The late, late show

Alan Partridge-type naffness aside, night-time has great treats to offer

At 00.48am every day, night-time radio begins, ushered in by Viking, Cromarty and German Bight. It finishes at 5.20am, ushered out by the same. Between the twin poles of the Shipping Forecasts, I have always assumed that magic and madness occurs. Nightworkers' ears get warmed by the softness of the World Service, the minds of clubbers are melted by repetitive beats, and outsiders are spoken to by a trillion Alan Partridges. Still, has anyone ever tried to listen to all of them in one night? Time to fill up a tall pot of coffee, I wager, and let the lunacy begin.

We start at 1am, after Radio 4's ceremonial bleeps. Time to say hello to Janice Long (weekdays; midnight or 00.30am to 3am), Radio 2's very own cheeky mum. Straight away we're in gentle "and finally . . ." territory, a world of animal antics and easy laughs. An overweight cat falling through a restaurant roof prompts a headline competition, while we learn about the reaction of local creatures to the Market Rasen earthquake ("the birds woke up and carried on talking about it"). The musical variety warms the heart, too, with station staples like Duffy's number-one single, "Mercy", followed by calls for Joy Division and the quirky New York act Moldy Peaches. You are reminded of how great radio is without playlists, when it's truly at the beck and call of listeners' whims.

Next, on TalkSport, it's Ian Collins (Tuesdays to Fridays, 1am-5am), the presenter who watched Philip Davies MP crack Stephen Pound's rib in his studio in 2005. So far, so Partridge. Tonight, moody chill-out music adds to that patina of terminal naffness as Collins offers some flowery observations about the TV series Lost ("too much nonchalance in the face of multiple death!") and a young woman is told she's not married because "she's a rough bird". Instead, I retreat very happily into the comforting vowels of Patricia Hodge on BBC7, who delivers a one-woman play, The Captain's Wife. Unlike Radio 4's countless hammy productions, this one shimmers with subtlety.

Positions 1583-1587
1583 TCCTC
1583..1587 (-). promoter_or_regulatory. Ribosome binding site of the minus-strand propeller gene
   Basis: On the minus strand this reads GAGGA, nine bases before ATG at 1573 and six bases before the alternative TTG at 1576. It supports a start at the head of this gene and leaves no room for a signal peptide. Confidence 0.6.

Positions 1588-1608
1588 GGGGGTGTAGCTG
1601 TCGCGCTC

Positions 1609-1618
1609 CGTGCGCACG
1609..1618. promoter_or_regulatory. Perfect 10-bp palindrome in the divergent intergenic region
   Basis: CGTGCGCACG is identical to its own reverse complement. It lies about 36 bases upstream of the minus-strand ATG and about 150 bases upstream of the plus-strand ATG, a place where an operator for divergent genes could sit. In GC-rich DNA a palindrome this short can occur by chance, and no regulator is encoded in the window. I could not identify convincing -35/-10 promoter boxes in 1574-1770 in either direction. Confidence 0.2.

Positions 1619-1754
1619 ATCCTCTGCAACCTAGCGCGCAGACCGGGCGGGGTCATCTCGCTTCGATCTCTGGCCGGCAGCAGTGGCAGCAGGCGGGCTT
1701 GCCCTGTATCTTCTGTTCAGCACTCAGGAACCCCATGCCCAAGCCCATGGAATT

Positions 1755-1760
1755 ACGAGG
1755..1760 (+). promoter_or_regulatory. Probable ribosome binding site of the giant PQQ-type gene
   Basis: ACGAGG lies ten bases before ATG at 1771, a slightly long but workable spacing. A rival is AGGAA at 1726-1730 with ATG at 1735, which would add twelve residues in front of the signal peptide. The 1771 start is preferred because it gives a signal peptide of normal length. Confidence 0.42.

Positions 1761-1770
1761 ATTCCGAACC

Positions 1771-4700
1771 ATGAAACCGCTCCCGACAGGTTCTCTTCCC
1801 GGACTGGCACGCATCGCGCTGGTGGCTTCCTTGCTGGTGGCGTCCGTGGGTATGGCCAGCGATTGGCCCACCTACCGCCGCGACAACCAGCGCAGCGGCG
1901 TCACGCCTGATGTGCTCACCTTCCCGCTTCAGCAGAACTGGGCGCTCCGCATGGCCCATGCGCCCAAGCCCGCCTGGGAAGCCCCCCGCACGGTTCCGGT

It's time for more skipping. Passing Berlioz's Roméo et Juliette on Radio 3, we go to Radio 1's In New DJs We Trust (Fridays, 2am-4am) - the qualifying phrase "but not enough to play at noon" having apparently fallen off the listings. Sets by Kissy Sell Out and Kutski keep me captivated for much longer than Chris Moyles's many fart gags. Over on 5 Live, the genial Dotun Adebayo handles a phone-in about nutrition for nightworkers on Up All Night (nightly, times vary), while Radio 4 joins the World Service, which offers a workout routine based on the Beijing Olympics. "Jiggle your body to the sky like a flame!" squeals the excitable presenter, as I start to question whether this is the true path to insanity.

At 4.30am, I lose it completely: I can suddenly hear Alan Partridge himself. After five minutes of delirium, I realise it is him - I'm on BBC7 again, listening to a brilliant rerun of On the Hour. Longing for sleep, I turn over to the Asian Network's wonderful Devotional Sounds (weekdays, 5am-6am). Perhaps it is the meditative quality of that music, but the minutes pass quickly, and before I know it, 5.20am gently sails into shore. There are warnings of gales in all areas but Biscay, but no storms can disturb my descent into sleep.

Pick of the week

The Early Music Show
8 March, 1pm, Radio 3
Life and music of the 16th-century composer Jean Mouton.

I Am Woman
11 March, 10.30pm, Radio 2
A look back at Helen Reddy’s classic hit and its impact on feminism.

Gideon Coe
Mondays-Thursdays, 10pm, 6 Music
The former breakfast DJ continues to shine in his new evening slot.

This article first appeared in the 10 March 2008 issue of the New Statesman, How Hillary did it